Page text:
Hi, On 2016-05-04 16:22:41 -0500, Kevin Grittner wrote: > On Wed, May 4, 2016 at 3:42 PM, Andres Freund <and...@anarazel.de> wrote: > > > My concern isn't performing checks at snapshot build time and at buffer > > access time. That seems fairly reasonable. My concern is that the > > time->xid mapping used to determine the xid horizon is built at snapshot > > access time. The relevant function for that is > > MaintainOldSnapshotTimeMapping() called by GetSnapshotData(), if you > > want to look at it. Building the mapping when building the snapshot > > requires that an exclusive lwlock is taken. Given that there's very few > > access patterns in which more xids are assigned than snapshots taken, > > that just doesn't make much sense; even leaving the fact that adding an > > exclusive lock in a function that's already one of the biggest > > bottlenecks in postgres, isn't a good idea. > > It seems to me that you are confusing the structure with the point > from which the function to call it is filled (and how often).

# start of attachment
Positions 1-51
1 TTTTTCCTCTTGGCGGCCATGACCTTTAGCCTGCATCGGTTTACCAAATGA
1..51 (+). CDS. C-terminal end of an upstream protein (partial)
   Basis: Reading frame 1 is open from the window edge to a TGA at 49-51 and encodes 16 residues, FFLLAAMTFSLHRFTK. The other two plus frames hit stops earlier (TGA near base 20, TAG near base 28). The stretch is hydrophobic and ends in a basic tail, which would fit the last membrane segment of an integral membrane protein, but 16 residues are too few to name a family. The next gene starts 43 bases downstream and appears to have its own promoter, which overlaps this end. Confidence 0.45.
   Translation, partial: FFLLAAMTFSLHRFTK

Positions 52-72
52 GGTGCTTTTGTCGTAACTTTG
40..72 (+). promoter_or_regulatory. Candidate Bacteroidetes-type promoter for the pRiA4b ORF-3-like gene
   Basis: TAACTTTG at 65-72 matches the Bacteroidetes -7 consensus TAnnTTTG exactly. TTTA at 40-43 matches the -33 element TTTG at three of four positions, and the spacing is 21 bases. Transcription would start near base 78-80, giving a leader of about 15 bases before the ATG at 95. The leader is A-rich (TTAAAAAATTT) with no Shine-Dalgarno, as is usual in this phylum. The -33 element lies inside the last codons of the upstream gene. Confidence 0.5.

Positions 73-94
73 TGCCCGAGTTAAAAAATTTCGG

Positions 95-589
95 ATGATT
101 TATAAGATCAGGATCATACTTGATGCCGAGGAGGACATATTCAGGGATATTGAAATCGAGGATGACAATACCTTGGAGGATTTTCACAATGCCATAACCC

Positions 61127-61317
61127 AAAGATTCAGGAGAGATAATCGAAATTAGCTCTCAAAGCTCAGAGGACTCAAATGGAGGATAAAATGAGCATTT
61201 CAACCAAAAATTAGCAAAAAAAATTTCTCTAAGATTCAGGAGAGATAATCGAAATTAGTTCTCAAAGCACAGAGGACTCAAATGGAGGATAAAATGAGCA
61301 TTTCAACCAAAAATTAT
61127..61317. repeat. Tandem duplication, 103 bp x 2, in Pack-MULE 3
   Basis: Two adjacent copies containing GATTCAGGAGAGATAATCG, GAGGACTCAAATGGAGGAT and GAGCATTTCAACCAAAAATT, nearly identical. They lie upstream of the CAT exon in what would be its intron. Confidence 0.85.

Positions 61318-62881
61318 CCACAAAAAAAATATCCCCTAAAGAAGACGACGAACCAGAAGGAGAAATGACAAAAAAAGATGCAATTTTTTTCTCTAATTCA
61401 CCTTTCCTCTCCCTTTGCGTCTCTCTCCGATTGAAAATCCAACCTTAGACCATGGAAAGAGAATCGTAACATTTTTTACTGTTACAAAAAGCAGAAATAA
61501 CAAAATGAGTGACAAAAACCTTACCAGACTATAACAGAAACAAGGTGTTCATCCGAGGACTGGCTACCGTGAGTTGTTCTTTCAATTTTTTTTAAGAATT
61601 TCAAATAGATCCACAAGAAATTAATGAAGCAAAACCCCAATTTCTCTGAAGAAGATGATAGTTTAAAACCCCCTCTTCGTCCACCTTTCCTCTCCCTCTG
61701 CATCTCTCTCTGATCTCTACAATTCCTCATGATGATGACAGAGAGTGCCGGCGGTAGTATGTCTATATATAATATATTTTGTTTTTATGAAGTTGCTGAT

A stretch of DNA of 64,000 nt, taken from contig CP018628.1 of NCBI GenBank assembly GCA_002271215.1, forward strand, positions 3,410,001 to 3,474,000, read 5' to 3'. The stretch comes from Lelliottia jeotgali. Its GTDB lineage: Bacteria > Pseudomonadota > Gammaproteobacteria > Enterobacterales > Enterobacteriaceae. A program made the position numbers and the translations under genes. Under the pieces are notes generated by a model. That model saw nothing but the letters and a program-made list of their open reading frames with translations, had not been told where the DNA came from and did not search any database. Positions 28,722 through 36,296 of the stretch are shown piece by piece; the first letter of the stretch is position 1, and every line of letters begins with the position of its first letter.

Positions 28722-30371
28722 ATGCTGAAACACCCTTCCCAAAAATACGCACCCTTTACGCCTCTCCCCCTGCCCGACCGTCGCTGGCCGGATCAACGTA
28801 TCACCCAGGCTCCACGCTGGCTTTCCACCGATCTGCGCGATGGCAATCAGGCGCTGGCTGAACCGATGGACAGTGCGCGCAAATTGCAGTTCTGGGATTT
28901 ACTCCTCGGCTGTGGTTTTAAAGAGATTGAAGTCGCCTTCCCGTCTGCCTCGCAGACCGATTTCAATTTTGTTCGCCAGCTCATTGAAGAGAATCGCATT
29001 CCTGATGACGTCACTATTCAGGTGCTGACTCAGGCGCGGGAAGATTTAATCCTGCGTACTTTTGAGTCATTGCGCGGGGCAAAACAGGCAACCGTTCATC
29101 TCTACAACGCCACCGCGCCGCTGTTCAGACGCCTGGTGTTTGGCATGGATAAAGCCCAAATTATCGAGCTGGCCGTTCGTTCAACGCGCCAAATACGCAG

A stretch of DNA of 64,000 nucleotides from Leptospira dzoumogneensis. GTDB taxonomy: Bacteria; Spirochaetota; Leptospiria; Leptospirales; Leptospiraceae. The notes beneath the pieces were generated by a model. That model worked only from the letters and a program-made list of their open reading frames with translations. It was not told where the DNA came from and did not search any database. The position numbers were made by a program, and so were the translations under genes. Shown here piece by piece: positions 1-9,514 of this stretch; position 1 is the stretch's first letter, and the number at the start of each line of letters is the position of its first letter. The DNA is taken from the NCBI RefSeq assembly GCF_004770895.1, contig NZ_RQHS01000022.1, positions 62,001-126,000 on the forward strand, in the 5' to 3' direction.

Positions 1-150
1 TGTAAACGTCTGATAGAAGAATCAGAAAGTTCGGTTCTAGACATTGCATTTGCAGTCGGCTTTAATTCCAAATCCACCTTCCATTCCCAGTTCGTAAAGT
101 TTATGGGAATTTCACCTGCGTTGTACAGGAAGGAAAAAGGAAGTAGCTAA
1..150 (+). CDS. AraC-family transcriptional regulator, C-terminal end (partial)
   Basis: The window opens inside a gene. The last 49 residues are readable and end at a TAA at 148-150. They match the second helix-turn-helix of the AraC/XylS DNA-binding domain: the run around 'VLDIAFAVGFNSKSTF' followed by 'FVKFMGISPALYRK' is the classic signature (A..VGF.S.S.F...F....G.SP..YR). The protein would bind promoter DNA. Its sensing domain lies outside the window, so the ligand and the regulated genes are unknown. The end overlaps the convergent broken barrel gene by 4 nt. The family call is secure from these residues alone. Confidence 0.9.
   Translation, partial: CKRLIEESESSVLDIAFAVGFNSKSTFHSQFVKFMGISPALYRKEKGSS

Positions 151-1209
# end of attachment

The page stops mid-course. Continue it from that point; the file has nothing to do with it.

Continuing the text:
Well, you say tomato I say tomato. Sure we'd still use some form of mapping, but filling it from somewhere else, with somewhat different contents (xact timestamp presumably), with a somewhat different replacement policy wouldn't leave all that much of the current structure in place. But ok, let's then call it a question of where from and how the mapping is maintained. > Some of the proposals involve fairly small tweaks to call > MaintainOldSnapshotTimeMapping() from elsewhere or only when > something changes (like crossing a minute boundary or seeing that a > new TransactionId has been assigned). If you can disentangle those > ideas, it might not look so bad. Yea, if we can do that, I'm ok. I'm doubtful about releasing with the current state, even leaving performance aside, since fixing this will result in somewhat changed semantics, and I'm doubtful about significant development at this point of the release process. If it comes down to either one of those I'm clearly in favor of the latter. > >> Surely nobody here is blind to the fact that holding back xmin often > >> creates a lot of bloat for no reason - many or all of the retained old > >> row versions may never be accessed. > > > > Definitely. I *like* the feature. > > And I think we have agreed in off-list discussions that even with > these NUMA issues the patch, as it stands, would help some -- the > poor choice of a call site for MaintainOldSnapshotTimeMapping() > just unnecessarily limits how many workloads can benefit. Yes, totally. > Hopefully you can understand the reasons I chose to focus on the > performance issues when it is disabled, and the hash index issue > before moving on to this. Well, somewhat. For me addressing architectural issues (and where to fill the mapping from is that, independent of whether you call it a data structure issue) is pretty important too, because I personally don't believe we can release or even go to beta before that. But I'd not be all that bothered to release beta1 with a hash index issue that we know how to address. > > Sure, it's not a guarantee. But I think a "promise" (signed in blood of > > course) of a senior contributor makes quite the difference. > > How about we see where we are as we get closer to a go/no go point > and see where performance has settled and what kind of promise > would satisfy you. Hm. We're pretty close to a go/no go point, namely beta1. I don't want to be in the situation that we don't fix the issue before release, just because beta has passed. > I'm uncomfortable with the demand for a rather > non-specific promise, and find myself flashing back to some > sections of the Catch 22 novel. Gotta read that one day (ordered). Greetings, Andres Freund -- Sent via pgsql-hackers mailing list (firstname.lastname@example.org) To make changes to your subscription: http://www.postgresql.org/mailpref/pgsql-hackers